Student Moves Ahead in Novel Sallie Mae Case

     SAN FRANCISCO (CN) – A federal judge has advanced class-action claims that Sallie Mae’s parent company double-dipped on student loan late fees.



     Lead plaintiff Tina Ubaldi sued SLM dba Sallie Mae and Sallie Mae Servicing for unfair business practices and unjust enrichment over the $22,796 loan she took for culinary school.
     Unlike most fixed-term installment loans, Sallie Mae allegedly computes and charges daily interest on its private education loans. “In addition to the daily interest on the outstanding principal that Sallie Mae earns every day, the promissory note provides that if a payment is not received within the 15 day period, Sallie Mae may assess a late charge of the greater of $5.00 or 5 percent of the payment amount not received,” according to the Northern District of California’s summary of Ubaldi’s complaint.
     “Plaintiff alleges that as a result of assessing a $5.00 or 5 percent fee for nonpayment and also continuing to charge the borrower daily interest for use of the funds, the borrower pays Sallie Mae twice – in two different ways – for being late on a single loan payment,” violating California’s business and professions codes.
     Ubaldi says the late charges constitute improper liquidated damages under California law, exceeding the actual costs associated with a late payment.
     In a motion to dismiss, SLM claimed that the National Bank Act pre-empts Ubaldi’s suit, which did not allege state-law claims.
     Loans that originate from national banks are allowed under the act to include late charges and other forms of interest at the rate allowed by the laws of the state where the bank is located.
     Ubaldi’s Sallie Mae loan names Stillwater National Bank and Trust Co. as the lender, and SLM says this Stillwater, Okla., bank is allowed under Oklahoma law to make the late charges on Ubaldi’s loan.
     “[SLM] contends that because Stillwater National Bank, located in Oklahoma, is identified as the lender on the loan documents, Section 85 [of the National Bank Act] expressly preempts plaintiff’s state law claims,” U.S. District Judge Elizabeth Laporte explained.
     But Ubaldi countered that Stillwater is the lender in name only, and that Sallie Mae is the de facto actual lender since it rents Stillwater’s bank charter.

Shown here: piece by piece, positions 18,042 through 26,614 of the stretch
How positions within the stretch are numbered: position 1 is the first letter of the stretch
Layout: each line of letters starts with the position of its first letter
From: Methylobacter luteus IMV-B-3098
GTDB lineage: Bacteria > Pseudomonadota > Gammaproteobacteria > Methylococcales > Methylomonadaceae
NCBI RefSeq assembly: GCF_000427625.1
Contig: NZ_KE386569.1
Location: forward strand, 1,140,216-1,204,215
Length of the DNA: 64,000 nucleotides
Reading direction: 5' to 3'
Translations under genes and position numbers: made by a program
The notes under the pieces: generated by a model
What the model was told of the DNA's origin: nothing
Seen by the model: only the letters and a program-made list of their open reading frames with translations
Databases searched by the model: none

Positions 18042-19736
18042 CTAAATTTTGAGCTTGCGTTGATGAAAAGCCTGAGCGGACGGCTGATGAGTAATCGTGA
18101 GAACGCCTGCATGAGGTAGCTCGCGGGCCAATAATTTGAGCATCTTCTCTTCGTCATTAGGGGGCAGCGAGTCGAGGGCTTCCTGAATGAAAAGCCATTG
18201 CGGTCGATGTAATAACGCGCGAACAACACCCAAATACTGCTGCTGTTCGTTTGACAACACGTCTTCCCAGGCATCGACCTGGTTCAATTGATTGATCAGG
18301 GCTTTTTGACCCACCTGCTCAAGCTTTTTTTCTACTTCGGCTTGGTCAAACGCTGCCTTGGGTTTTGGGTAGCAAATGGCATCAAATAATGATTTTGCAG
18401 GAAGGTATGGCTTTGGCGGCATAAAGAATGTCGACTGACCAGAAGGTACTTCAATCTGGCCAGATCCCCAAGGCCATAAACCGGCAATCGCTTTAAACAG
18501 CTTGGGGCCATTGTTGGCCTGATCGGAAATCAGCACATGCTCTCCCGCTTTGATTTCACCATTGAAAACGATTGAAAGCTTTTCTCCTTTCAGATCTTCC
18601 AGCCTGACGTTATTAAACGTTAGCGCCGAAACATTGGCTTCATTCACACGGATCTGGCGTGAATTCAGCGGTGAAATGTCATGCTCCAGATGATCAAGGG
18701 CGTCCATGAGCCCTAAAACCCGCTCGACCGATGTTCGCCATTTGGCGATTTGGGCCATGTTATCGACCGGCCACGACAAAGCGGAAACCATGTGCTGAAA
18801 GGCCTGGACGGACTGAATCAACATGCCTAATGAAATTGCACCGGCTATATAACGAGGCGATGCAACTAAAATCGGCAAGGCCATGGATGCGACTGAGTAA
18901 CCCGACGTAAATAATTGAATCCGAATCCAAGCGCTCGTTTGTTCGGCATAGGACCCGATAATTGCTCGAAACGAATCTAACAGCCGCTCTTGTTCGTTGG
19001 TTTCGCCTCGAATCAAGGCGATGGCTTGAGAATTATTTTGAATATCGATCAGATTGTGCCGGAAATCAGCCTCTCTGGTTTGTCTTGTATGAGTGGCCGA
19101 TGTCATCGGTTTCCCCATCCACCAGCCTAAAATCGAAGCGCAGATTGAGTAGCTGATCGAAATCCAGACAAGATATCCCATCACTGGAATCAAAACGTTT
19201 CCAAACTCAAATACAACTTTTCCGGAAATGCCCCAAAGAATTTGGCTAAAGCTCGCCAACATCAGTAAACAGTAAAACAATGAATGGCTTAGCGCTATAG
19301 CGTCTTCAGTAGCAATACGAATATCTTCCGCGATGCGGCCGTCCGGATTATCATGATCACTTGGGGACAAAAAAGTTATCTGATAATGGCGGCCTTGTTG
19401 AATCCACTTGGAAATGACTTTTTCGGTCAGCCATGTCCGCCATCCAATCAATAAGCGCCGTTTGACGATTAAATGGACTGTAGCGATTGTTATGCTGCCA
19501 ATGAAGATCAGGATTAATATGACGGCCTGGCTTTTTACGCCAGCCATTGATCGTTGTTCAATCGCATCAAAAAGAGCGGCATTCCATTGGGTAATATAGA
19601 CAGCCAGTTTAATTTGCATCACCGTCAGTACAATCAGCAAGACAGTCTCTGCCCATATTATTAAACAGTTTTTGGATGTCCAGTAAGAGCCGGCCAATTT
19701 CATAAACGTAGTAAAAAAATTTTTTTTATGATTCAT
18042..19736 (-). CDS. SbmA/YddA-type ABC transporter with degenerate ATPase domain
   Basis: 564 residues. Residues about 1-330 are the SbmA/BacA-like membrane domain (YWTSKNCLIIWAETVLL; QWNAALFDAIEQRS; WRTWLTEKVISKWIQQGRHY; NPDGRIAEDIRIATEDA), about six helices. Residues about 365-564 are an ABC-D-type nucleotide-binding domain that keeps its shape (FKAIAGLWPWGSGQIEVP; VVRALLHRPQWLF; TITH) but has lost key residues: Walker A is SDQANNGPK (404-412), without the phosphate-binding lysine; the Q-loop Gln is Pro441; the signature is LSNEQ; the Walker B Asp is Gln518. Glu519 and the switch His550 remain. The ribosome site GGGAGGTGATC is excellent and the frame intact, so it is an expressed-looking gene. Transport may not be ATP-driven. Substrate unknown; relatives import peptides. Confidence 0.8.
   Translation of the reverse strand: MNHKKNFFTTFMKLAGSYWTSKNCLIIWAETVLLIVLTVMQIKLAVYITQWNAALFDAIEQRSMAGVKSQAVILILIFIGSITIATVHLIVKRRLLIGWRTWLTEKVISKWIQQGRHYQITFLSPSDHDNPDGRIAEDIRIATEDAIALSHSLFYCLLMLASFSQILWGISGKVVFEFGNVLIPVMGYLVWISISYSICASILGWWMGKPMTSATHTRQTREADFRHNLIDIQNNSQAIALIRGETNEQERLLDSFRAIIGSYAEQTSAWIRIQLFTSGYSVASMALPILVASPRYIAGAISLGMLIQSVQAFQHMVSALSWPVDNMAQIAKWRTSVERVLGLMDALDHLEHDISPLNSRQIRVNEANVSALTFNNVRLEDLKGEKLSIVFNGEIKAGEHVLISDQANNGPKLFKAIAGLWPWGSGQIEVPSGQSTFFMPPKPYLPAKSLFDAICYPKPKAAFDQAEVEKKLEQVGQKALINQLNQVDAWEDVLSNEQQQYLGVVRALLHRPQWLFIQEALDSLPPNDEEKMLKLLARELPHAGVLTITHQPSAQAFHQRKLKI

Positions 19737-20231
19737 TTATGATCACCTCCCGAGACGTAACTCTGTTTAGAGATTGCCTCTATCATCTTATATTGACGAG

“Sallie Mae pays to use the name of the bank so that it may evade and violate California law,” according to Ubaldi’s first amended complaint (FAC).
     “Plaintiff argues that because Sallie Mae is not a national bank, the NBA does not preempt plaintiff’s claims,” Laporte summarized. “Thus, the issue of whether Section 85 expressly preempts plaintiff’s claims turns on whether the imprimatur of a national bank on the loan documents automatically triggers preemption, foreclosing inquiry into the real nature of the loan, or whether the debtor may invoke the protection of state consumer laws if she proves that the actual lender in substance is not a national bank.”
     What’s more, Stillwater Bank’s parent company has allegedly acknowledged that Stillwater is “substantially dependent” upon Sallie Mae, which provides all of the servicing and funding for the loans, and insures Stillwater against loss on the loans.
     “The FAC alleges that Sallie Mae has carried out all interactions with the borrowers applying for the private education loans, has established and controlled the terms and conditions under which the private education loans were offered, has approved or decided not to approve private education loan applications in accordance with its own underwriting policies, has used its own copyrighted forms, promissory notes, brands and platforms, and has disbursed the payments to those borrowers whom it approved for private education loans,” Laporte wrote.
     “The FAC also alleges that Sallie Mae has collected and kept the vast majority of fees and interest on the loans, has borne the credit risk on all the private education loans, provided credit lines to fund the loans, has insured and/or guaranteed the private education loans so that Sallie Mae bears the risk of loss on the loans even prior to purchasing them, and has assumed the risk of loss directly when it executes the assignments of the private education loans,” she added.
     LaPorte said the 9th Circuit has never before determined a de-facto relationship between lenders in a national bank case, and neither of the parties squarely addressed the issue for summary judgment.
     “On the legal issue presented, neither party offers persuasive authority as to whether Section 85 of the NBA expressly preempts state law claims against a loan servicer that is alleged to have actually ‘made’ the loan, rather than the bank named on the loan documents,” LaPorte wrote. “At this early pleading stage, where plaintiff contends that the national bank may have retained no significant interest in her student loan, presenting a factual dispute over the identity of the actual lender, the court will permit plaintiff to conduct discovery on this limited issue to determine whether her de facto lender theory has factual support.”
     SLM also failed to dismiss the allegations under California’s Unfair Competition Law. “Plaintiff contends that Sallie Mae’s late fees amount to liquidated damages prohibited by civil code,” LaPorte wrote.
     “Because the validity of the late charges may not be governed by the NBA, the motion to dismiss the UCL claims for unlawful and unfair business practices is denied,” she added.
     The judge dismissed Ubaldi’s claim of unjust enrichment with prejudice since, “under California law, there is no claim for unjust enrichment; rather, it is an equitable remedy.”

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